I'll warn you right now, this is a blog post about me again and it involves a medical procedure. No icky stuff--I wouldn't do that to you--but I thought I should explain why I'm not writing much these days.
It's nothing, really, but I can't see to read or write. I had cataract surgery last fall and things were going well until about a month ago, when I noticed I was trying to read with my left eye closed. Again. That's what sent me to my optometrist last year, a visit that escalated beyond my control and suddenly I was one among the multitudes who could boast of having cataracts removed. (I know. Pathetic. I never paid much attention to those people, either, until I was one of them.)
So two days ago I had my eyes zapped with lasers in a procedure that was supposed to bust up the shadowy stuff that had grown on the backs of my eyes--something that happens to 20 to 30% of all cataract patients. (Who knew?)
But two days later, I'm still closing or covering my left eye in order to read or write. I haven't looked in the mirror to confirm this, but I suspect I'm looking a lot like Popeye but without the pipe. (I yam what I yam and that's what I yam.)
So if you're still here reading this you're probably wondering why I have to close one eye in order to read or write. Right? It's because I have a lazy eye. Amblyopia. (I like to call it a wandering eye.) My eyes don't work well together and are constantly attempting to go it alone. It's not a problem as long as my vision is close to normal in both eyes, and, with glasses, it usually is. But now it's not.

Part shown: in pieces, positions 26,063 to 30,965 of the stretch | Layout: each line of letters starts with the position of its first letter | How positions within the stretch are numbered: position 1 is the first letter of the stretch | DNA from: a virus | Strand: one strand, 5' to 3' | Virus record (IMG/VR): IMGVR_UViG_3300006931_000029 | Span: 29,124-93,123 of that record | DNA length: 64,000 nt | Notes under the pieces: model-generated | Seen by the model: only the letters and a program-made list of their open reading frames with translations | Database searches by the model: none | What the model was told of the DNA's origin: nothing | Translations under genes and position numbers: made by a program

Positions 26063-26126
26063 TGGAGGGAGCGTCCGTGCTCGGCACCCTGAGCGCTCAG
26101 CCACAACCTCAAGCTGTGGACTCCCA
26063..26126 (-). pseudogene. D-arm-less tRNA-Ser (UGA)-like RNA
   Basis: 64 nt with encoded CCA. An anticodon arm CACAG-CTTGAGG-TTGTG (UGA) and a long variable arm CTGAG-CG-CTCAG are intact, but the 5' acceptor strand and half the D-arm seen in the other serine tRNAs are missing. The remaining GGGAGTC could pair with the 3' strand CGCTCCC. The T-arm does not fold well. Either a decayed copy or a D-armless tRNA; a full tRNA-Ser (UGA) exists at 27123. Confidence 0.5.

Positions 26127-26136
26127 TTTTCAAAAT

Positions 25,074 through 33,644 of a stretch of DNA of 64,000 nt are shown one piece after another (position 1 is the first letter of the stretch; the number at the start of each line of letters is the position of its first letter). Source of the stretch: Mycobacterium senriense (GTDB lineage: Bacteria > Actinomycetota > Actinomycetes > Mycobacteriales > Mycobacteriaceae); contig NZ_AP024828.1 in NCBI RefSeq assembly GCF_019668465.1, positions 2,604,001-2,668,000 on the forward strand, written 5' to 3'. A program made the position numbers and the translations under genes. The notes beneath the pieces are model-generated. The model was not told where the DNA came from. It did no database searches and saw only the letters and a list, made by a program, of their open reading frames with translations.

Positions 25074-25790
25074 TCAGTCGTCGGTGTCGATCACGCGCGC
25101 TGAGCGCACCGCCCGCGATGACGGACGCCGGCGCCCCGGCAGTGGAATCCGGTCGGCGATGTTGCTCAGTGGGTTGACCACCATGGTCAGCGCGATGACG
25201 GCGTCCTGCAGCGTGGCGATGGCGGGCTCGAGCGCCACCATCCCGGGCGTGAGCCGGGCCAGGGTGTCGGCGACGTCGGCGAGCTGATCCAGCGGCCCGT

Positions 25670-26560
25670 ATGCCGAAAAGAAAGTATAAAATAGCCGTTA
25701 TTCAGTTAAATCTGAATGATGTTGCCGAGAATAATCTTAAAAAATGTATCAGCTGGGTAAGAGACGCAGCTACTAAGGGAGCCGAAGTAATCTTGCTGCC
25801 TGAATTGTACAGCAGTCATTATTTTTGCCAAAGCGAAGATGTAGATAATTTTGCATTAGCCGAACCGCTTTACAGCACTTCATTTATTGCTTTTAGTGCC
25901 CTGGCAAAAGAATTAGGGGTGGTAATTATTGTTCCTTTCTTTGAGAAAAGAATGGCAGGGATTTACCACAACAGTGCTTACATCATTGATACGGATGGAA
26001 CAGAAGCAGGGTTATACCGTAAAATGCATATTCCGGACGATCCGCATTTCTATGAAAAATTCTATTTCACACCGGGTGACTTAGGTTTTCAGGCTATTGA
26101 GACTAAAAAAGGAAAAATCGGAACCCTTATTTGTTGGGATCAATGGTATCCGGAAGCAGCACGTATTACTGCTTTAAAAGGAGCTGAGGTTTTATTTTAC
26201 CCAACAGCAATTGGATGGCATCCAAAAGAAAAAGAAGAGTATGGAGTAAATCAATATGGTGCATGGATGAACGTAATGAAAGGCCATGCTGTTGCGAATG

My wandering eye causes my depth perception to be a bit off, and I don't see 3-D. It only causes problems when I try to park in tight spaces or when I have to pay extra for the 3-D version of "Avatar" or "Frozen" because my grandkids want to see it that way. The effect is lost on me. I feel left out. And freakish.
The Doc warned me that the laser zapping would leave floaters and I'm hoping that's all it is now. It's a chore to read or write and they are my two favorite things to do in the world. But last night I watched "The Theory of Everything", the movie about Stephen Hawking, (Eddie Redmayne's performance was just astounding) and, honestly, I have nothing to complain about.
So I'll stop now.
(Cross-posted at Constant Commoner)